…every year, I thought that it would better. Occasionally, it was. But most of the time, it wasn’t.
And yet, that was my mood at the time. Today I helped out Noelle in her culinary program for teens at the YMCA. I was immediately struck by how social the teenagers were. Some were shy, yes, much like how I was, unable to speak in front of any groups. Some hung around certain peers. Some could barely speak that loudly.
And what I remember the most was the fact that I was a nonpresence. I tried so hard to blend in the background that I was noticeably just not present. Sure, I had occupied an actual space. A 3d object sucking in oxygen and emitting carbon dioxide. Generating energy within. But did others remember me? When I didn’t bother even making an impression?
I had always wondered that through life, especially during that period, where my goal was simply to fit in. To not stand out from the crowd (because I had believed that standing out from the crowd meant ostracization and ultimately never-ending discomfort). But when I got older, the idea that I couldn’t express myself was the reason that I had to change completely.
So as I led the 14 teenagers through various (unprepared) exercises of egg dishes—scrambled, fried, poached, and hard-boiled, I watched their expressions. They were quiet, watchful, and mindful. Was I like that? Did some just blend into the background with all the constant learning just falling over and over themselves into a slew of school?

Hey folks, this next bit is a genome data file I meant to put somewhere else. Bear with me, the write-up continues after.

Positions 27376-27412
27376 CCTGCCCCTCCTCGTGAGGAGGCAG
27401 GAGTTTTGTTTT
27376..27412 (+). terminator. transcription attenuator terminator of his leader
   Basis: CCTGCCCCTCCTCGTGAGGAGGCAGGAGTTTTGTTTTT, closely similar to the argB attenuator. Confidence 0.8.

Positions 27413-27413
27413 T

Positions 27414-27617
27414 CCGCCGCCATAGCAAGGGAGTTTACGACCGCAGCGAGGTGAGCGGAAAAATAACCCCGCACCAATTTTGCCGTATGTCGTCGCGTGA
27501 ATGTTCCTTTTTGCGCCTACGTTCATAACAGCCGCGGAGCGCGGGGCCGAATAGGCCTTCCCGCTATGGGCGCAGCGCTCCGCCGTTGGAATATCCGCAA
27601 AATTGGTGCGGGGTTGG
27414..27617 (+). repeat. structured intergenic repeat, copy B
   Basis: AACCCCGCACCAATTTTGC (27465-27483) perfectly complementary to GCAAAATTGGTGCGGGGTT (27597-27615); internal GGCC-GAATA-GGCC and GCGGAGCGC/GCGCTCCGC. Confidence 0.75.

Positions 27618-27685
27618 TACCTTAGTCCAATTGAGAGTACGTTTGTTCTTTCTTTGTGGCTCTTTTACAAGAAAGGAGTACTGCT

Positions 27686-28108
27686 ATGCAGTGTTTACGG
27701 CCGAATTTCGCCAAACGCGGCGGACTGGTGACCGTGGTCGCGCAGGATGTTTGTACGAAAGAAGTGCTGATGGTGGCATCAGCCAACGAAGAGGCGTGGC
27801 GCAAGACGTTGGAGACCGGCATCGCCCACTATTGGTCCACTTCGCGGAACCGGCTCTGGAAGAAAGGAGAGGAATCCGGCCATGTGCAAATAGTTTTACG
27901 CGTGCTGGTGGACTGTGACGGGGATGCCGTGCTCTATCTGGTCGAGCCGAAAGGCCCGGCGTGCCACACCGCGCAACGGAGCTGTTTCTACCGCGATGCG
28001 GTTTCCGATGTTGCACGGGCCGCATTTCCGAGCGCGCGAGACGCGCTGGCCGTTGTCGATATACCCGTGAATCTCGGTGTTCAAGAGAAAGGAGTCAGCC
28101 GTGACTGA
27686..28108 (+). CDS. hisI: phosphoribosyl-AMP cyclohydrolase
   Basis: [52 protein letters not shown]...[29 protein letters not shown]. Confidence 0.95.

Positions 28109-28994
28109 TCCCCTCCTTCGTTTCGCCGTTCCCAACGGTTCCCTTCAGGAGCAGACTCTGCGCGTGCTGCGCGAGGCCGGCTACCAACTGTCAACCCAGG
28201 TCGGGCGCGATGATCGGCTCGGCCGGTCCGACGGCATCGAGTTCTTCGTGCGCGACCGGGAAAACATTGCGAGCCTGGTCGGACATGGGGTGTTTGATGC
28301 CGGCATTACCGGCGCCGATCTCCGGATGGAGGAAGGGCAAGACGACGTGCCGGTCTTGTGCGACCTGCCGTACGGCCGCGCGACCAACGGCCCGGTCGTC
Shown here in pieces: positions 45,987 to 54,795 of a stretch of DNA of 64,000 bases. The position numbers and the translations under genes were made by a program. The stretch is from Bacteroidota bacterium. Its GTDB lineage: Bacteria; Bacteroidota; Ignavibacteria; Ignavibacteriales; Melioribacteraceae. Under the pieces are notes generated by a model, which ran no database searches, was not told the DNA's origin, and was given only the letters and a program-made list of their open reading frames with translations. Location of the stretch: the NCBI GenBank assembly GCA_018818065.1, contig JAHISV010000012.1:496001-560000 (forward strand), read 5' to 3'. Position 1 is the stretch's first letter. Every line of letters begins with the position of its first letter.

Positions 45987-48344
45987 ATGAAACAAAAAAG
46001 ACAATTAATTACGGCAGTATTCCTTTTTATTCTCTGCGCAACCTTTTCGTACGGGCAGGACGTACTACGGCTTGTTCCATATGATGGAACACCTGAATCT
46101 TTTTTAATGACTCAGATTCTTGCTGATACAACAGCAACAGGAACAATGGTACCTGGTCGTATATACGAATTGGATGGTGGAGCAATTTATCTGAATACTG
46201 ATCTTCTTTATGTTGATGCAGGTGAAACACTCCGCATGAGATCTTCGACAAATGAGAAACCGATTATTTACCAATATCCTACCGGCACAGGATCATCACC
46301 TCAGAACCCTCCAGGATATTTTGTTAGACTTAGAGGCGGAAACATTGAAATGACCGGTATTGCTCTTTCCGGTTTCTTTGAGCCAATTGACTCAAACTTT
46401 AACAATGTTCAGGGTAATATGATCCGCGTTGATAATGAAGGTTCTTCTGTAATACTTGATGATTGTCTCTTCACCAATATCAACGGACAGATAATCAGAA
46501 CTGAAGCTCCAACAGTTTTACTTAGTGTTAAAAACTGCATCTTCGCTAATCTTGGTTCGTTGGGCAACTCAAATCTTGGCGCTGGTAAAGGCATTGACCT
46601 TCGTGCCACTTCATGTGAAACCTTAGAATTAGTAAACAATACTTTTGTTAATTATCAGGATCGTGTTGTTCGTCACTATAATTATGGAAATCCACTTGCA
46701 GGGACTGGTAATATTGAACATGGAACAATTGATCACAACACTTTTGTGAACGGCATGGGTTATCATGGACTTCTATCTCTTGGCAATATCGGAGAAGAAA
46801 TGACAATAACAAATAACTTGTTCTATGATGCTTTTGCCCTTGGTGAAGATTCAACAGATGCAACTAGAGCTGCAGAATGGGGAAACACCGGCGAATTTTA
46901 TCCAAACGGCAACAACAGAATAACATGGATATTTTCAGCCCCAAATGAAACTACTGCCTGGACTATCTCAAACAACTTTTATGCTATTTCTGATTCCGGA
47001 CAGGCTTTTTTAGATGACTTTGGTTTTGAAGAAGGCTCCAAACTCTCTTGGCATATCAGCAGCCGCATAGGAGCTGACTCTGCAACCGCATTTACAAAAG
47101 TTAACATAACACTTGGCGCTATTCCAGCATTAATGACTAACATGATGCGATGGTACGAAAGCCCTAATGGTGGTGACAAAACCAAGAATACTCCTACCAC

But I paused when the strawberry shortcake, pasta, and deviled eggs were finished. The teenagers went to find their phones and snapped (for snapchat) with their iPhones. I saw on swipe to find the right filters. And then, I paused to take a photo with my camera app for posterity.
What could I have said to myself in those moments of insecurity? Maybe nothing. Because most of the time the days that I spent as a teenager, I would barely remember decades later.